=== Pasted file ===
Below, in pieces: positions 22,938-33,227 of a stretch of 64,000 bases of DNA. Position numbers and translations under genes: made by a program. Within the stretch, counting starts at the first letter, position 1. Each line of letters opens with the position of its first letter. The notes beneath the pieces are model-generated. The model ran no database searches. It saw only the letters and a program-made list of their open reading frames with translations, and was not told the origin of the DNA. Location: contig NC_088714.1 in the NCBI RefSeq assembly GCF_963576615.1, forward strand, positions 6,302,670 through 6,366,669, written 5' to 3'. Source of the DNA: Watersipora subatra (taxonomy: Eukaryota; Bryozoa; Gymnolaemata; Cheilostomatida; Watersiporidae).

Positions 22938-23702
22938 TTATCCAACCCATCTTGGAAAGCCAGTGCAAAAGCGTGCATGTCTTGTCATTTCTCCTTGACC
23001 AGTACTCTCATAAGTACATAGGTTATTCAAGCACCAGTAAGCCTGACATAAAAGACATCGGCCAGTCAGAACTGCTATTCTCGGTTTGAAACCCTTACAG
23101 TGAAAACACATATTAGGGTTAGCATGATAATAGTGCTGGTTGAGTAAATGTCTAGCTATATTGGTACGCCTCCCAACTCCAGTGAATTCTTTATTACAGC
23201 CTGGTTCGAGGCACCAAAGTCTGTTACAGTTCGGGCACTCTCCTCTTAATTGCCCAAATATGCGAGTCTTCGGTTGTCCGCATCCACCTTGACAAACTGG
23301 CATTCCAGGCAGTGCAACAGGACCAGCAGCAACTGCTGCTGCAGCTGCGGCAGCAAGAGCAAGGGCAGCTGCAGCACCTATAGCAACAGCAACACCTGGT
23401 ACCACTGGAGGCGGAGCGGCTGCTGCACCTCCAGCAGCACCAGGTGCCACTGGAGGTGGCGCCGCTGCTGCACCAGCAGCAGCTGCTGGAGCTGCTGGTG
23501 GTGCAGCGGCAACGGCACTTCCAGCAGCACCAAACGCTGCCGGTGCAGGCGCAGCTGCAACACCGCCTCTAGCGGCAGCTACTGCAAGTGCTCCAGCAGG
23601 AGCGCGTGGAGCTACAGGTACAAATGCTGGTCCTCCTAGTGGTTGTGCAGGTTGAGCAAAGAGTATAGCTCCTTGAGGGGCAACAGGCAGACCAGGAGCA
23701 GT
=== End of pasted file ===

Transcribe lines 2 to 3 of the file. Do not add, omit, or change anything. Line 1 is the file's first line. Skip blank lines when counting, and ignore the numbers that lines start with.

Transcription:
Positions 22938-23702
22938 TTATCCAACCCATCTTGGAAAGCCAGTGCAAAAGCGTGCATGTCTTGTCATTTCTCCTTGACC